The new space, however, is not so much for displaying artwork as it is for extending the museum’s mission to exhibit and educate as well as properly maintain its collection. Because the museum was originally built as a home, space for preservation, research and gatherings has been minimal.
The expansion corrects that, explained Steven Grafe, Maryhill’s curator of art, by providing four main components: an educational center, large enough to seat 100 people; spaces for storage, research and collections work; an outdoor plaza, with sweeping views of Mount Hood and the Columbia River; and a new cafe.
There’s also display space in various spots along the new extension.
“We knew we needed practical areas,” Schafroth said. “It wasn’t the goal of the project to add a lot more exhibit space.”
An overriding intent was to stay true to the original building’s concept, using the same steel reinforced concrete and stone, much of it ice age basalt quarried from the construction site, then transformed into walkways and counters.
“Everything here is about basalt,” Schafroth noted. “I think it’s really important that the addition was done with great sensitivity to the historic building, the site and the historic integrity so that nothing overpowers the original.”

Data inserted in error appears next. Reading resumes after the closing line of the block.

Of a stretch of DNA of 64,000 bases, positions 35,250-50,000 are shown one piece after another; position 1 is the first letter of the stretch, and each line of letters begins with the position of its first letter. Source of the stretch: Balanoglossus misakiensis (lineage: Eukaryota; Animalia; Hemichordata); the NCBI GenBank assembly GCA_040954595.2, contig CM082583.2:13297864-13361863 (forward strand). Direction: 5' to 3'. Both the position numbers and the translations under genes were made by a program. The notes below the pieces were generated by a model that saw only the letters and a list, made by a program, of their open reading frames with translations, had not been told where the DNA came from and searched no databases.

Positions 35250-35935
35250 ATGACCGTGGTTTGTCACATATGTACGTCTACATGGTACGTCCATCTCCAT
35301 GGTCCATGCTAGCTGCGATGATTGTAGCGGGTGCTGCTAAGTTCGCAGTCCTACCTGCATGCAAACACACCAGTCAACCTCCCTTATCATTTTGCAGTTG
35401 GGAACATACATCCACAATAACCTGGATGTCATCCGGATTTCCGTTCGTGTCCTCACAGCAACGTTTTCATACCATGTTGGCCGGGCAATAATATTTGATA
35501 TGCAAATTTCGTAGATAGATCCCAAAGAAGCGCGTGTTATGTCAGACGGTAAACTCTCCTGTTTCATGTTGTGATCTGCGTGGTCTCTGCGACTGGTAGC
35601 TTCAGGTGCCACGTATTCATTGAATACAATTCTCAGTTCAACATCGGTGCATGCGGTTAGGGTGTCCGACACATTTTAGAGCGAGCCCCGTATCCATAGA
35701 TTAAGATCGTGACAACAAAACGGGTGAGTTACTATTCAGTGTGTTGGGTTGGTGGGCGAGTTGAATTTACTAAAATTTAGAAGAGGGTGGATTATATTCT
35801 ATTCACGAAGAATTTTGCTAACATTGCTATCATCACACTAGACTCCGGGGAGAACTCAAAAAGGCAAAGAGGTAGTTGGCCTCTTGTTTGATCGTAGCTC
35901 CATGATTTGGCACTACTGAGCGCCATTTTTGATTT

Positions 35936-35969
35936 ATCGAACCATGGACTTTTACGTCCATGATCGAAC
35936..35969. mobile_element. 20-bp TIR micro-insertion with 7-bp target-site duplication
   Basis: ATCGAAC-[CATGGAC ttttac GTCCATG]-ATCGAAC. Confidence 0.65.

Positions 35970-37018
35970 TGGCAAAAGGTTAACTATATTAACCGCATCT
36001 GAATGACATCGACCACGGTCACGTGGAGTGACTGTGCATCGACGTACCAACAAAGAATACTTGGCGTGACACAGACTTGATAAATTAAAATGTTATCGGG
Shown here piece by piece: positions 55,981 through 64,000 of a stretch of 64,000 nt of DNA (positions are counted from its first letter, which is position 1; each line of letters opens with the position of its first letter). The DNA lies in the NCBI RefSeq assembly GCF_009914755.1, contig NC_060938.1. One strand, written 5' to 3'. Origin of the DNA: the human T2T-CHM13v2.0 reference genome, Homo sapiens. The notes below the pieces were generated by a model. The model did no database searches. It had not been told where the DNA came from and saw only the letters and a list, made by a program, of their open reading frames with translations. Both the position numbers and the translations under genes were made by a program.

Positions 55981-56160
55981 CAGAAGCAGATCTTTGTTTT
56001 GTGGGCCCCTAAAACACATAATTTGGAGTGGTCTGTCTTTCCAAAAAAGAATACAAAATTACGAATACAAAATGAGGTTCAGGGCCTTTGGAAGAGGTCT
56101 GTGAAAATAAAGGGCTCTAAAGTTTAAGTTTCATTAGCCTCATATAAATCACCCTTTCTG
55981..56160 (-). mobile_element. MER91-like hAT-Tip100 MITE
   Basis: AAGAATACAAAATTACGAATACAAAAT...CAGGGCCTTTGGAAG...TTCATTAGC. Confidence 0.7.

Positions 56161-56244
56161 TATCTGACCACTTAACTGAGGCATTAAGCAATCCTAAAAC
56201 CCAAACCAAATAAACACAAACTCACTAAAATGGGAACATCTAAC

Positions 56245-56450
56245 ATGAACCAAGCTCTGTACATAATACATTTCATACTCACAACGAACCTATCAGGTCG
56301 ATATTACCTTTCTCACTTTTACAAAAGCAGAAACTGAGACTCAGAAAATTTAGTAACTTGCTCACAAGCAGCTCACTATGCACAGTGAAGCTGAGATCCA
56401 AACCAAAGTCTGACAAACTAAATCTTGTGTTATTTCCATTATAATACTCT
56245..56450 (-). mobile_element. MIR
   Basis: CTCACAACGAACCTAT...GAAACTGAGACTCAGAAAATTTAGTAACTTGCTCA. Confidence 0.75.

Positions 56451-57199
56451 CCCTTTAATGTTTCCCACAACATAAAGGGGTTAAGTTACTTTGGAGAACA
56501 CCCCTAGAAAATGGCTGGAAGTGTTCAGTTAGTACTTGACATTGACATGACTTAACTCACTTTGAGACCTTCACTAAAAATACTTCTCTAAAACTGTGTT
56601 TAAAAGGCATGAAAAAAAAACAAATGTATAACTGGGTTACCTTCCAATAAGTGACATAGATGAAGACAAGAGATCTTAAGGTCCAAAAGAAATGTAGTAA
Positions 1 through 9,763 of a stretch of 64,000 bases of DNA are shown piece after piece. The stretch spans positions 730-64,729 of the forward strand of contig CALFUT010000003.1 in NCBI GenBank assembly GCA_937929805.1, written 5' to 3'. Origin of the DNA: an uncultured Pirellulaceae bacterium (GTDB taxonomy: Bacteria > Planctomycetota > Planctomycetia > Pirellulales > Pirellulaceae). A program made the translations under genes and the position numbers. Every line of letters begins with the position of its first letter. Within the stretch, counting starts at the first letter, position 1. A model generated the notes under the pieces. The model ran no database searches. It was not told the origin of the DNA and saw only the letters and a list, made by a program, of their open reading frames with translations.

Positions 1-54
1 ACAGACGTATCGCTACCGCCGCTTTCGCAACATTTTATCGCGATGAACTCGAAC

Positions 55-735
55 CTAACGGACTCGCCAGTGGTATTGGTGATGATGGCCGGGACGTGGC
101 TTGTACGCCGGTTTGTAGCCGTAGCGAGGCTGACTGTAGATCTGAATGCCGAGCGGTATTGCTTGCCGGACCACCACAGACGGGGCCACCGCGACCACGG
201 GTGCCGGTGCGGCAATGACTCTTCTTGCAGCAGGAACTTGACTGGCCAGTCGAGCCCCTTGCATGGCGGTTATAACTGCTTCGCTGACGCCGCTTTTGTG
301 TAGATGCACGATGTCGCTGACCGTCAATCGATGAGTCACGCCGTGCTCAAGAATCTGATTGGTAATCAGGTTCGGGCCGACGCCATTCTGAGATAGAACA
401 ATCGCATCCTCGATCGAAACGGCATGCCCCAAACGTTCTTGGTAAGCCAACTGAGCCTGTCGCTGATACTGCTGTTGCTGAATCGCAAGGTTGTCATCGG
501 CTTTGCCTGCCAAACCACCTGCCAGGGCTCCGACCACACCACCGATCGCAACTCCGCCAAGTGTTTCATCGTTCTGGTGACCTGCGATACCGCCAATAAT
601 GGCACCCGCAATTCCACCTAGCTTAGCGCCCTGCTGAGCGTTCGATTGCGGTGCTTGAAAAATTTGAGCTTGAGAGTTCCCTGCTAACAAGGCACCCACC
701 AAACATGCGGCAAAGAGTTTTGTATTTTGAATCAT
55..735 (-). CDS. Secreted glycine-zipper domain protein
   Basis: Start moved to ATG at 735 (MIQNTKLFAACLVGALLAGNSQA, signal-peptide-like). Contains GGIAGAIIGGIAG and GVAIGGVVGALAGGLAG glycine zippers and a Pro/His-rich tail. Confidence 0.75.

The new cafe, called Loie’s, still serves mainly deli items, but there’s activity afoot to expand the menu to include crepes. (Loie, a Chicago native, lived much of her life in France.)
No matter what the repast, the great draw for diners is the panoramic vista.
Indoors or out on the terrace, which opened up views that couldn’t be seen before, every direction offers a pastoral pastiche — the curling strand of highway, tugboats coursing against the river current below, basalt cliffs above, soaring kingbirds, purple lupine, stately pines, golden wheat fields and rolling vineyards.
The original cafe, smaller and darker, was housed in the same room as the Rodin sculptures. Now the works spread out all on their own, lending a more serene setting for the bronzes and plaster figures. It gives “The Thinker” a quieter place to ... well, you know.